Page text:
has an interface definition element that represents an abstract
definition of the set of behaviors represented by a particular
behavior section. Each behavior also has a mechanism element
which identifies a module of executable code that implements
and runs the behaviors defined abstractly by the interface
A more detailed explanation of each section and their inter-relations
The METS Header element allows you to record minimal descriptive
metadata about the METS object itself within the METS document. This
metadata includes the date of creation for the METS document, the
date of its last modification, and a status for the METS document.
You may also record the names of one or more agents who have played
some role with respect to the METS document, specify the role they
have played, and add a small note regarding their activity. Finally,
you may record a variety of alternative identifiers for the METS
document to supplement the primary identifier for the METS document
recorded in the OBJID attribute on the METS root element. A small
example of a METS Header might look like the following:
<metsHdr CREATEDATE="2003-07-04T15:00:00" RECORDSTATUS="Complete">
<agent ROLE="CREATOR" TYPE="INDIVIDUAL">
<agent ROLE="ARCHIVIST" TYPE="INDIVIDUAL">
This example contains two attributes on the <metsHdr> element,
CREATEDATE and RECORDSTATUS, which are used to indicate the date
and time the METS record was created, and indicate the status of
the record's processing. Two individual agents are listed who
have worked on this METS record, the person responsible for creating
the record and an archivist responsible for the original material. Both
the ROLE and TYPE attributes on the <agent> element employ
controlled vocabularies. Allowable values for ROLE include "ARCHIVIST," "CREATOR," "CUSTODIAN," "DISSEMINATOR," "EDITOR," "IPOWNER" and "OTHER." Allowable
values for the TYPE attribute are "INDIVIDUAL," "ORGANIZATION" or "OTHER."
The descriptive metadata section of a METS document consists of
one or more <dmdSec> (Descriptive Metadata Section) elements.
Each <dmdSec> element may contain a pointer to external metadata
(an <mdRef> element), internally embedded metadata (within
an <mdWrap> element), or both.
External Descriptive Metadata (mdRef): an mdRef element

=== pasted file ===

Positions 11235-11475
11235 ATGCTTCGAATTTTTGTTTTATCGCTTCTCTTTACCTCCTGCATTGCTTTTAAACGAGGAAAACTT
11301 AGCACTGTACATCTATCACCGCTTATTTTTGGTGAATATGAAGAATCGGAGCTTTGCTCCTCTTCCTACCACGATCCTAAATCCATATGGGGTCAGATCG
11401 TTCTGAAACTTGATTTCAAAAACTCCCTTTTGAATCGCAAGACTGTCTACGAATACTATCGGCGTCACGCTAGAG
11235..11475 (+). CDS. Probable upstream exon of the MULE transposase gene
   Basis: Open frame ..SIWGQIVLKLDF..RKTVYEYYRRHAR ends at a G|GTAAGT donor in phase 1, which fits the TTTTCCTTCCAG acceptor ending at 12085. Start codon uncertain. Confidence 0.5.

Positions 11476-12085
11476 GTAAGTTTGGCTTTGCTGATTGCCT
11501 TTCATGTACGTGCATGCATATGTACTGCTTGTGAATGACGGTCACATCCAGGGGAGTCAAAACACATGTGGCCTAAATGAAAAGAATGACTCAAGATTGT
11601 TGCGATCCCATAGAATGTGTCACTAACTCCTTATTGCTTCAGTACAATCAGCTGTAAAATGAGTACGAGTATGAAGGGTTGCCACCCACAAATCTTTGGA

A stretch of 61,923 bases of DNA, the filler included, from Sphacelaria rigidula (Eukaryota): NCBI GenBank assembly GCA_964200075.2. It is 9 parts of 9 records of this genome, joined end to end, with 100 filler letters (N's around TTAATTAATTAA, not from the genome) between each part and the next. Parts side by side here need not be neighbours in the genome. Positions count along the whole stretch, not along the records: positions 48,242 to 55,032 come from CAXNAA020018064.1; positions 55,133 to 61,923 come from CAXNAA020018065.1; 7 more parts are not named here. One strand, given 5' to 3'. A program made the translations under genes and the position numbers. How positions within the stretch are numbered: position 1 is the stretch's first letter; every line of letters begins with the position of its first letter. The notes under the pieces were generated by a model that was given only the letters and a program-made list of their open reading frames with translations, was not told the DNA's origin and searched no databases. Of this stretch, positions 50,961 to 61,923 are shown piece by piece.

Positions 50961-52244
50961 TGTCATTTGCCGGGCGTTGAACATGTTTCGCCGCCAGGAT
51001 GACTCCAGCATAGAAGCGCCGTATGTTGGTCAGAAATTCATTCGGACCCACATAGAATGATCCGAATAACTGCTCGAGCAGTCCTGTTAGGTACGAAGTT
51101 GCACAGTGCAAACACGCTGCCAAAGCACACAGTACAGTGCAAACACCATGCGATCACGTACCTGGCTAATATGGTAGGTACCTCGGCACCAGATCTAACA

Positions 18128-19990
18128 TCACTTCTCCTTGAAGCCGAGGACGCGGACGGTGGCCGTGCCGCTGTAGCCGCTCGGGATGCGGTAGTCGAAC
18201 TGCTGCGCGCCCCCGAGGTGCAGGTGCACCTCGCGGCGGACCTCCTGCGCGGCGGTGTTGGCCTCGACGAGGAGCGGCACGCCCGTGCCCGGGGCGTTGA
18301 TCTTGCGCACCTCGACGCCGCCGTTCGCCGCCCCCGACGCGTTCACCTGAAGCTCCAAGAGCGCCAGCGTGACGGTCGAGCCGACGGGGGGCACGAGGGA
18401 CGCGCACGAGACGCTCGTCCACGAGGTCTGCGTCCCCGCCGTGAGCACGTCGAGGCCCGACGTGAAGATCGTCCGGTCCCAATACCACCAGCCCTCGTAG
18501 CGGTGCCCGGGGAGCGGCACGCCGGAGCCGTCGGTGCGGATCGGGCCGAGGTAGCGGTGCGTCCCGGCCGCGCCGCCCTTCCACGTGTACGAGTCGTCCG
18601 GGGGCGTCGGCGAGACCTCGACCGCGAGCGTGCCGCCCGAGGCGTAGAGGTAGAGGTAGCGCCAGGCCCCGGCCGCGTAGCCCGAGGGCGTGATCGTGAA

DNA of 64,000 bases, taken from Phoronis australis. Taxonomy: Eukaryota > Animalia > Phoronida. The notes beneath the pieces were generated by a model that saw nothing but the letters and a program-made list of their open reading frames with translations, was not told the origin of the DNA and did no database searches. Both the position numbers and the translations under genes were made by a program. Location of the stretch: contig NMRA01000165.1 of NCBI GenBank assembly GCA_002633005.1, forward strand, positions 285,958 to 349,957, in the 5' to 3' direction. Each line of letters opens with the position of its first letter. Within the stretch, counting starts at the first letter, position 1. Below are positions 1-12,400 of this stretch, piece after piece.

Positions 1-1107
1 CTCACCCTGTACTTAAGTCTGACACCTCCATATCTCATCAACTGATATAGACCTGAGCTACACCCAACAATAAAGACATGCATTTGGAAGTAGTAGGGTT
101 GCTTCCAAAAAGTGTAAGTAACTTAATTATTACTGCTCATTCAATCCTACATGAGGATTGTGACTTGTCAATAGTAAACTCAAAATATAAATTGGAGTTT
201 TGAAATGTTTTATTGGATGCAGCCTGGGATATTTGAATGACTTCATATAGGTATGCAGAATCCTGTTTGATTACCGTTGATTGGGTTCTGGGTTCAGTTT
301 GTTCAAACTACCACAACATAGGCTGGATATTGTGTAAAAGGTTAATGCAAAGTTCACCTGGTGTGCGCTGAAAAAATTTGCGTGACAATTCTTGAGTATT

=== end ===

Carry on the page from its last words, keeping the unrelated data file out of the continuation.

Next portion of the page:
provides a URI which may be used in retrieving the external metadata.
For example, the following metadata reference points to the finding
aid for a particular digital library object:
<mdRef LOCTYPE="URN" MIMETYPE="application/xml" MDTYPE="EAD"
LABEL="Berol Collection Finding Aid">urn:x-nyu:fales1735</mdRef>
The <mdRef> element of this <dmdSec> contains four
attributes. The LOCTYPE attribute specifies the type of locator
contained in body of the element; valid values for LOCTYPE include
'URN,' 'URL,' 'PURL,' 'HANDLE,' 'DOI,' and 'OTHER.' The MIMETYPE
attribute allows you to specify the MIME type for the external
descriptive metadata, and the MDTYPE allows you to indicate what
form of metadata is being referenced. Valid values for the MDTYPE
element include MARC, MODS, EAD, VRA (VRA Core), DC (Dublin Core),
NISOIMG (NISO Technical Metadata for Digital Still Images), LC-AV
(Library of Congress Audiovisual Metadata) , TEIHDR (TEI Header),
DDI (Data Documentation Initiative), FGDC (Federal Geographic Data
Committee Metadata Standard [FGDC-STD-001-1998] ), and OTHER. LABEL
provides a mechanism for describing this metadata to those viewing
a METS document, in a 'Table of Contents' display of the METS document,
Internal Descriptive Metadata (mdWrap): An mdWrap element
provides a wrapper around metadata embedded within a METS document.
Such metadata can be in one of two forms: 1. XML-encoded metadata,
with the XML-encoding identifying itself as belonging to a namespace
other than the METS document namespace, or 2. any arbitrary binary
or textual form, PROVIDED that the metadata is Base64 encoded and
wrapped in a <binData> element within the mdWrap element.
The following examples demonstrate the use of the mdWrap element: